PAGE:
In effect, they are saying that the millions of people who dropped out of the labor market really don’t want to or are not able to work. This means that we should not even try to further boost demand, since it would just lead to higher inflation, without generating a substantial number of new jobs. Given the authority of the people making this argument, even if they lack supporting evidence, the only way to win is to actually push the employment rate higher than its current level.
We saw exactly this story back in the 1990s. In the mainstream of the economics profession it was considered an absolute truth that the unemployment rate could not get much below 6.0 percent without triggering an inflationary wage-price spiral. This wasn’t just conservatives who held this position, but also liberals like Alan Blinder, Paul Krugman, and Janet Yellen. To argue that the unemployment rate could substantially lower was not just wrong, it was laughable.
It turned out that this economic consensus was wrong, which we were able to prove by virtue of the fact that the unemployment rate fell below 4.0 percent, and actually stood 4.0 percent for a year-round average in 2000. This happened because Alan Greenspan, who was not a mainstream economist, was chair of the Fed at the time. When many of his colleagues at the Fed, including Clinton appointees like Yellen, insisted that he raise interest rates to slow growth and job creation, he refused. He argued that he did not see evidence of rising inflation and therefore didn’t see a reason to slow the economy.
The benefits of Greenspan’s decision were not limited to the strong economy and the opportunities it created for people in the late 1990s. The fact that we could have a 4.0 percent unemployment rate without an inflationary spiral, meant that the six percenters were undeniably wrong. We could have much lower rates of unemployment than they claimed. The result was that the Congressional Budget Office and other official forecasters adjusted downward their targets for unemployment. In 2005, it was not acceptable to say that 6.0 percent unemployment is the best we could do, as had been the case a decade earlier. We were expected to pursue policies that would push the unemployment rate lower.
And the beneficiaries of the lower unemployment would be disproportionately the most disadvantaged in society.
In the current context the gains will be less in the measure of unemployment than in the employment rate. If we pull millions of people who are currently not working back into the labor force, then we don’t have to argue whether they are willing and able to work. The facts will have speak for themselves. The result will be that it will no longer be acceptable for people in policy debates to claim that 2.5-5.0 million prime age workers decided to retire early.
There is also an international aspect to this issue that is worth mentioning. There have been similar declines in labor force participation in many European countries. Sharp reductions in government spending have limited demand, leading many to view their employment prospects as hopeless. The leadership in the European Union is happy to ratify this situation, running policies that lead to sub-2.0 percent annual growth, a pace that will make little if any dent in the large number of people without jobs.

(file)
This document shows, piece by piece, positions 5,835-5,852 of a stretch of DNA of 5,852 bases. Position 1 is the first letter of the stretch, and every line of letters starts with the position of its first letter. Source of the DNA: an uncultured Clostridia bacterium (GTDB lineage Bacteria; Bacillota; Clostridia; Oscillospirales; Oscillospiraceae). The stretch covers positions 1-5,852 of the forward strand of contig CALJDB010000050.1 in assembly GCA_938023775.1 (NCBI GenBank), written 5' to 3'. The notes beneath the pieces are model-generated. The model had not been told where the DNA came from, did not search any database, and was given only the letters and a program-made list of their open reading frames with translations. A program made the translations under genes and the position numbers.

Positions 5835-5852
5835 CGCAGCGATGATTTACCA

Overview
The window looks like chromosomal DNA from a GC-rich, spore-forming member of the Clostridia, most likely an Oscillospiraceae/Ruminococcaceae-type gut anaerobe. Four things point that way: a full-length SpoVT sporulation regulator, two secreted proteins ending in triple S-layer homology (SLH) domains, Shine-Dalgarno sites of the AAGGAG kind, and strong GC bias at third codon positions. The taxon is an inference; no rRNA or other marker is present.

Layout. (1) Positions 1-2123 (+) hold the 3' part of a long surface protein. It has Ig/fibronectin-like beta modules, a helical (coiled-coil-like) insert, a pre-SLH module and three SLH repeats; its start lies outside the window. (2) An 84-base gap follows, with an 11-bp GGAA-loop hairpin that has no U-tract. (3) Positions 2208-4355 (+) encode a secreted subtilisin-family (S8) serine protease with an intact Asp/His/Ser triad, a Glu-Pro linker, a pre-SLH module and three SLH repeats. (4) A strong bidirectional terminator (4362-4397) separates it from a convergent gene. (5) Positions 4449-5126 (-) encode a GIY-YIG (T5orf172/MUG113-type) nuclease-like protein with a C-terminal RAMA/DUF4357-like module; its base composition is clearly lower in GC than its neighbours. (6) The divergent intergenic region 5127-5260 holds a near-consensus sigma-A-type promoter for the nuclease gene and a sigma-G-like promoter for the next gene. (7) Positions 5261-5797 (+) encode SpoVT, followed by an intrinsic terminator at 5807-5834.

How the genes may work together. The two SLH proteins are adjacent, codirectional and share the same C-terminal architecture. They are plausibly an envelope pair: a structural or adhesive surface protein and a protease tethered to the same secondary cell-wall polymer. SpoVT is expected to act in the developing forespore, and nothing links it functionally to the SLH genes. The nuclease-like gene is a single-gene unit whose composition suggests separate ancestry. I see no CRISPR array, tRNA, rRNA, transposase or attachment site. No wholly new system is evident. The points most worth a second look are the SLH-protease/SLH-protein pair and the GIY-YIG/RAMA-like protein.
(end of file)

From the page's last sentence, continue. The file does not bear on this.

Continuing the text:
The example of a program of tax cuts and spending in the United States, however poorly targeted, leading to more growth and employment, will likely strengthen the forces in the European Union pushing for policies to reduce unemployment. At the very least, it will be a bit harder for the proponents of the status quo to argue that such a stimulus program is not possible.
The Democrats have put themselves in an awkward situation relative to a Donald Trump stimulus. President Obama was forced by the Republican congress to cut back spending and implement austerity. He asked many times for additional spending in a variety of areas, but the Republican was not going to cooperate. They are now prepared to allow Donald Trump get away with much larger deficits since they are primarily the result of tax breaks for the wealthy.
But this hypocrisy doesn’t change the fact that these deficits can still provide a boost to the economy. It would have been helpful if President Obama had continually repeated his requests for more spending and pointed out the obstructionism of the Republican Congress. Unfortunately he let the issue slide, and in fact her campaign, Hillary Clinton made it a virtue that she was paying for all her spending. The implication was that adding to the deficit would be a problem.
It is important to acknowledge the economic reality, even if it implies some reversal from the recent political path followed by the Democrats. We can have arguments over policy and even the underlying economics, but we can’t fall into the trap of saying that Trump’s policies will fail just because we don’t like him. Economic denialism makes no more sense than global warming denial. We have to do our best to understand the world as it actually is, and that should be the jumping off point for our actions.